Justifying poor behavior whether a loved one is experiencing negative symptoms of their illness doesn't help them or you. There is accountability for poor behavior and you must set boundaries to ensure you are not endangering yourself or your family.
What Should A Caregiver Do If They Find Themselves In An Abusive Relationship?
Seek help. One of the dangers of caregiving is Isolation. Caregivers can find themselves "hiding" to insulate themselves and their loved ones from judgment and criticism, this very act puts the caregiver at risk for being abused even more so. The study noted the following:
"Our results indicated that some carergivers may be at greater risk of patient-initiated violence than others. For example, carergivers defined as being on their own, being single (used here as a measure of isolation), reported more patient violence. It could be argued that carergivers on their own have fewer opportunities to access immediate support in their day-to-day caregiving role, and the presence of another adult may discourage violent incidents from occurring or escalating. Caregiving relationships have the propensity to be more intense when the caregiver is on their own, and it may be easier for carergivers to become the targets of patient’s distress or unusual beliefs when they are on their own, or in more contact with the patient.40"
Speaking with friends, mental health professionals, or doctors about concerns with your loved ones behavior or acts of violence is an investment in the health and safety of you, your loved one and family.
Therapies like Cognitive Behavioral therapy(CBT) can teach you how to cope with emotions and behaviors, other tools like mental health first side, conflict resolution, violence resolutions, and recognizing signs as well as triggers are other ways to protect you and your family.
The study also noted:
"Carergivers are likely to benefit from interventions that promote their safety, by developing skills in violence resolution and problem-solving, and in identifying and managing warning signs, such as acute affective or psychotic symptoms, and promoting adaptive coping strategies that explicitly include pathways of how and where to access support and reduce or prevent risk.61 Equally, patients may benefit from CBT interventions to address anger management issues, early warning signs, and (or) the negative emotional sequelae that may follow their behaviour, such as regret, shame, guilt, and stigma.62".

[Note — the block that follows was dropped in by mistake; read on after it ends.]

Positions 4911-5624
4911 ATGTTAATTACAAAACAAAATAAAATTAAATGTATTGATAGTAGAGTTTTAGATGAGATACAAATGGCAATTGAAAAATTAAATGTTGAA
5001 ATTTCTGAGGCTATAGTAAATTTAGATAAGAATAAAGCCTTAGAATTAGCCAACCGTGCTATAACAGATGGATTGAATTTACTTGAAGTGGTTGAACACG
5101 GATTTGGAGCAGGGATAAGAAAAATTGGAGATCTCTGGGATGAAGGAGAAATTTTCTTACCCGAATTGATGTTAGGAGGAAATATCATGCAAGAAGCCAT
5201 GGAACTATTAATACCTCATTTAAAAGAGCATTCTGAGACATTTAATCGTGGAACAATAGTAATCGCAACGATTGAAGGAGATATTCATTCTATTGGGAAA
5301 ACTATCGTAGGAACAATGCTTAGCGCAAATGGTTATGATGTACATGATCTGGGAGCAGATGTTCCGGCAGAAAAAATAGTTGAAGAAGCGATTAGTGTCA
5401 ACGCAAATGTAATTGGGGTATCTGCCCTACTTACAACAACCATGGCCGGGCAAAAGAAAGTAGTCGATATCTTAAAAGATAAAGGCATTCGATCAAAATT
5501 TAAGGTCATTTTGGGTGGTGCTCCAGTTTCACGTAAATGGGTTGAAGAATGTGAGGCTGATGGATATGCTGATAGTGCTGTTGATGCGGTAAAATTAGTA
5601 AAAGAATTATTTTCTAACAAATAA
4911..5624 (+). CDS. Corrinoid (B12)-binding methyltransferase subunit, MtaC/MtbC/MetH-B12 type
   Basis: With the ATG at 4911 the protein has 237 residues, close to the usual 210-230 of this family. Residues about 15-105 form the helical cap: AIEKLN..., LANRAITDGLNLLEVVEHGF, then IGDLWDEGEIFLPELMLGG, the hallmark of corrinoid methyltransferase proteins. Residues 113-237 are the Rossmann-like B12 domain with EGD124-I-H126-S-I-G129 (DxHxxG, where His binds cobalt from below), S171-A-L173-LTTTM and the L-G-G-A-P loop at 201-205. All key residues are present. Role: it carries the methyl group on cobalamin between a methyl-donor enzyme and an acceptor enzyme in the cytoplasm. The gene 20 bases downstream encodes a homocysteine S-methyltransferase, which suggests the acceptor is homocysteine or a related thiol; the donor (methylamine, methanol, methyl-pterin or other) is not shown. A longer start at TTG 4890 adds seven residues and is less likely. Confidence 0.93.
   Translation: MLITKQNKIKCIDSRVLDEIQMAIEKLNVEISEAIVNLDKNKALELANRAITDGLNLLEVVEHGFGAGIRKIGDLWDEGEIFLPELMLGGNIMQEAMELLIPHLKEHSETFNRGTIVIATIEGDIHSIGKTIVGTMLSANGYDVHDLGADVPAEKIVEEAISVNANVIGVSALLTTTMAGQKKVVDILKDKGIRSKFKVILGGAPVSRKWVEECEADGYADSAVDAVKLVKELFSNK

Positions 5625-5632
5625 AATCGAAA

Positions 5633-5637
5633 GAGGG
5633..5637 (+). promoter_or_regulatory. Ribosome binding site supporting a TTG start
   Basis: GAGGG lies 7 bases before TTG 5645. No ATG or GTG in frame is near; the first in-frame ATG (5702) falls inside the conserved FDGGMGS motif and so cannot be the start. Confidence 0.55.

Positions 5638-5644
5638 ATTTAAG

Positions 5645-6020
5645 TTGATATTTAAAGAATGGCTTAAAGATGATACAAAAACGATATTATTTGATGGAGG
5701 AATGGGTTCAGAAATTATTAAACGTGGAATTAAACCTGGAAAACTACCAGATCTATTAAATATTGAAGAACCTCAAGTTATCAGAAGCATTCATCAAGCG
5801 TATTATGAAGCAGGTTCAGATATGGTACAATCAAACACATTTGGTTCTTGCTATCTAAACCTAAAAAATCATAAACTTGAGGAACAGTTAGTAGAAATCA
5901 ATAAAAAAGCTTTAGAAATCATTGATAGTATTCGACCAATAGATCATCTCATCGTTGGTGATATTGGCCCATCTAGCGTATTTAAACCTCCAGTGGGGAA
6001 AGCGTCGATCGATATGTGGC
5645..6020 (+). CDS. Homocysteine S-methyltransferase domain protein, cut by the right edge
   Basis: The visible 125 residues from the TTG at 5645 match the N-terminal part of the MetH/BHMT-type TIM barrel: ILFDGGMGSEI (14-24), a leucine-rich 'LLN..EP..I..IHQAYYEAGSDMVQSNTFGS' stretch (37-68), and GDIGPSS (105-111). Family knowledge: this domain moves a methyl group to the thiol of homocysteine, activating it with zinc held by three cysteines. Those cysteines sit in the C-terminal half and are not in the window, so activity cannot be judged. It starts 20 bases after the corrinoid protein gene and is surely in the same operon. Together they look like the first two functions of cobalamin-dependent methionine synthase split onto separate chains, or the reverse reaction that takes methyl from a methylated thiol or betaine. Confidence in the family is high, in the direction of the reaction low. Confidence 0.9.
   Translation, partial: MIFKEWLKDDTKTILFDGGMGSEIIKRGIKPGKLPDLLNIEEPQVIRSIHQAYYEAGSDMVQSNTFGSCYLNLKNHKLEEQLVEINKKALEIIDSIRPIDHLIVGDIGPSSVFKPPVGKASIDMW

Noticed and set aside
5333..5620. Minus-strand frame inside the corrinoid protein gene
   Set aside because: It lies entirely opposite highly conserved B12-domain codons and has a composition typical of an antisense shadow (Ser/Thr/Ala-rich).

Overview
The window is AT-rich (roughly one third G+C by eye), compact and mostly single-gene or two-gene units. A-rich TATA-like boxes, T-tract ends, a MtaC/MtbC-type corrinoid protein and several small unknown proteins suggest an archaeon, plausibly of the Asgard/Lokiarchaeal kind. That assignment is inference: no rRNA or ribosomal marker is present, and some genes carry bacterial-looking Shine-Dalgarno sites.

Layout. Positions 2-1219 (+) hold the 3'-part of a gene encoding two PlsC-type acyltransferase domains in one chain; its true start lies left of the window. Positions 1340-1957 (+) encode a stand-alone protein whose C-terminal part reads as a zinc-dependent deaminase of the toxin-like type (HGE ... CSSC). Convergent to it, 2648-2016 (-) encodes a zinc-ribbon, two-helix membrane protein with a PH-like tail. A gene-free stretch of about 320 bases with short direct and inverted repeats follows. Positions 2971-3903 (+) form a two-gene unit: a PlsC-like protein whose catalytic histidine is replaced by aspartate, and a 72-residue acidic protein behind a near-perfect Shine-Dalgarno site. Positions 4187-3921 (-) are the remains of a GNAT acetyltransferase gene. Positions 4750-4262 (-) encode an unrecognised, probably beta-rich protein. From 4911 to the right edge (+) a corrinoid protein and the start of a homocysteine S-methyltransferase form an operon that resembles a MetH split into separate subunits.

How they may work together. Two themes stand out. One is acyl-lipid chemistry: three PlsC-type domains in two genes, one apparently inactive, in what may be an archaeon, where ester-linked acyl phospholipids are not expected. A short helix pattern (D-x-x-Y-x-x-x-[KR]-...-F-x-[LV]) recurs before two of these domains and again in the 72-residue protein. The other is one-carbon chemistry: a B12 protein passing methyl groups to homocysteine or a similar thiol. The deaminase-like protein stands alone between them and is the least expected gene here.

Each caregiver experience is unique and you must invest the time and patience into managing your role as the caregiver and supporter, always keeping in mind your health and well being as a priority. No one deserves to be abused.
If you are afraid for your safety call: Dialing 1-800-799-SAFE (7233) will connect you with an advocate to speak with confidentially at any time, 24/7, 365 days a year.
That hotline can also be used by family, neighbors, coworkers, or church family who may think someone is being abuse or has witnessed them being abused.
Here is a link to the hotline: http://www.thehotline.org/2013/03/what-can-the-hotline-help-you-with/
Are you a caregiver looking for a caregiver support group or community of other mental health caregivers? Stop by " Care-FULLY " an online caregiver support group and community.